As performers and sculptors, Catron and Outlaw are known for creating altered and displaced environments while they take on various roles, such as Jen n’ Outlaws Fish Fry Truck and Crawfish Boil, in which the artists created a hydraulically unfolding American Flag food truck serving Southern style fare in the middle of New York City. In Coming Soon, the duo acted as pilots of a hot air balloon, flying guests over New York.

In Imeday Imeday Ollarday Icklenay, Catron and Outlaw’s bold constructions and outrageous performances resulted in the transformation of Allegra LaViola Gallery into an elaborate dinner extravaganza. Guests were seated at a crystal clear table, and served decadent courses as the table rose 10 feet into the air above the onlookers. Adorning the walls were meticulous reimaginings of Old World Master paintings.

In Super Supra Diluvian, Catron and Outlaw take on roles of Artists: magnifying their fame, praising and critiquing themselves as well as the world at large. The duo’s interest in the shifting perception of reality and notoriety has led them to question what creativity and talent is, and what is rewarded. Gallery visitors will be shepherded through a gamut of activities, becoming integral to the show as they literally become the artwork. The audience as artist will take part in the celebration of themselves in an exciting, bacchanalian tour of their own success. While guests are amused, entertained, and perhaps unknowingly performing themselves, Catron and Outlaw will be engaging in a brave act of ultimate performance painfully gilding themselves as paramount figures within the art world. As the guests pretend to be the artists, so will the artists pretend to be famous.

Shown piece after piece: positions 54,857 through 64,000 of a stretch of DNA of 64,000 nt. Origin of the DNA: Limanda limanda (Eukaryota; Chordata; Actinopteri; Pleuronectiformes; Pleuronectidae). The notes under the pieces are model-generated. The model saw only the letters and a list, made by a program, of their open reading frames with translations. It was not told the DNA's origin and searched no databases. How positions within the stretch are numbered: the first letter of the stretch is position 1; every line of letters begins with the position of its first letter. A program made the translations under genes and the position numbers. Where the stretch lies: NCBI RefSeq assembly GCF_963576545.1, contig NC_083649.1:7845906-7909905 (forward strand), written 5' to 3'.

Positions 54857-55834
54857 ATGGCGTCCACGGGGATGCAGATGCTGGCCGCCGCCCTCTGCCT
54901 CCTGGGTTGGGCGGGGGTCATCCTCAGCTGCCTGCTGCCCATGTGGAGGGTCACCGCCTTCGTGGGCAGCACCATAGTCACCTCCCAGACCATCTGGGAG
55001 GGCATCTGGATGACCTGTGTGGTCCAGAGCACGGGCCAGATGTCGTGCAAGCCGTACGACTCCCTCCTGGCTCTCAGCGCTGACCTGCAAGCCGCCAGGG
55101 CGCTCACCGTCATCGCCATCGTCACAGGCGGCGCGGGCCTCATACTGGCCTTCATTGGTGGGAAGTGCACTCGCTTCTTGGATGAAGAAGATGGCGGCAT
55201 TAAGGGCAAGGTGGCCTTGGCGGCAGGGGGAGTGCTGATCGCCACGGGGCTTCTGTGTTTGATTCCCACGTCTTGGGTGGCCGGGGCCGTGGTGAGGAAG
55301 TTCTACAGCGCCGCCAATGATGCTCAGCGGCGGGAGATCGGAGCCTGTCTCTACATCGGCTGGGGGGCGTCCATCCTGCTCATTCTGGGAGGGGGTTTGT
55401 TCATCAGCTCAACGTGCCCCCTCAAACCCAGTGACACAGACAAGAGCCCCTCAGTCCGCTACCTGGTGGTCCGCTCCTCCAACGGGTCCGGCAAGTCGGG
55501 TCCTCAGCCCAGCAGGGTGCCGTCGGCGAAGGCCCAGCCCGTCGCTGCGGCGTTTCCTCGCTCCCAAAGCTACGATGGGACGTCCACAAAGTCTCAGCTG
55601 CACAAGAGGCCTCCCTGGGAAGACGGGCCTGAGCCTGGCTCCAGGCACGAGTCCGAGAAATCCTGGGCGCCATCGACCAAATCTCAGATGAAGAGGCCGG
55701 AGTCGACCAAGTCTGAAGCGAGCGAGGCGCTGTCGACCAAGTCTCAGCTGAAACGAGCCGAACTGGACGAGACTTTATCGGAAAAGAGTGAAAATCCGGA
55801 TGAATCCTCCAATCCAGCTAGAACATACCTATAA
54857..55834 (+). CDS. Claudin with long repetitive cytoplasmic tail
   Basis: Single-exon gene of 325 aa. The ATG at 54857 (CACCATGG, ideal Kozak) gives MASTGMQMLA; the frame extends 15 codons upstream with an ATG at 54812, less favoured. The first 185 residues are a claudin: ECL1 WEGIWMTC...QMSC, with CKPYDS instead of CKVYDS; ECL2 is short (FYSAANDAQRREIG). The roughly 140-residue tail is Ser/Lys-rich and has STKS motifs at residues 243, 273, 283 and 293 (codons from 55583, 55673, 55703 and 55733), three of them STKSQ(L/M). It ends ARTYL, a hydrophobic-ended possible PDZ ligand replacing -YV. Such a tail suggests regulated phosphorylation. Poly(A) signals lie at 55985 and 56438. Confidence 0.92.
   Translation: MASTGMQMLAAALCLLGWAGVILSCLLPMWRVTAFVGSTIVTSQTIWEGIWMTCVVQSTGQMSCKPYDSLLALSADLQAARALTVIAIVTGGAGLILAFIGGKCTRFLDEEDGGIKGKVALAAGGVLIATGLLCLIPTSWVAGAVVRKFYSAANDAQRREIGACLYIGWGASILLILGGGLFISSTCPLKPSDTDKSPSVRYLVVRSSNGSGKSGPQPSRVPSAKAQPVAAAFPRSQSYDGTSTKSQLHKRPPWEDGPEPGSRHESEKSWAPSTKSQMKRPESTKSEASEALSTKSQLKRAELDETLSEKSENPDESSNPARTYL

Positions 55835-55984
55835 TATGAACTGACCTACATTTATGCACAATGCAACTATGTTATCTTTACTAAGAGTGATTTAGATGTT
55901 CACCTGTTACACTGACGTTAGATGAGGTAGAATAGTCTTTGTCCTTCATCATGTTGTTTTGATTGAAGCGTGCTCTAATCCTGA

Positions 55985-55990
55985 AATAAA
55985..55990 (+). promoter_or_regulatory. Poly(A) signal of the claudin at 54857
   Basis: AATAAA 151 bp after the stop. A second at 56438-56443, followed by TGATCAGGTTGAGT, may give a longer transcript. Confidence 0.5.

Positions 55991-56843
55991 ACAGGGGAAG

In addition to sculpture, performance and installation, Catron and Outlaw have created a series of collages that weave together mythology, religion and contemporary culture, creating a new symbology and drawing parallels between gods and humans while skewering everyone’s desire for celebrity. Revolution and upheaval wash away stagnation, creating a new niche in today’s overwhelmed society. The show presents itself as an intermediary before drastic change and a liaison to a near future. Do not miss the spectacular moment, or you might be left behind.

Jennifer Catron & Paul Outlaw both received their MFAs from Cranbrook Academy of Art. They have exhibited at Richmond Center for the Arts, Kalamazoo, MI; MaSS MoCA, North Adams, MA; Grizzly Grizzly, Philadelphia, PA; Cranbrook Art Museum, Blooomfield Hills, MI and numerous public arenas. They have appeared in New York Magazine, Art Forum, Paper Magazine, Art Fag City, Time Out New York and The New York Times.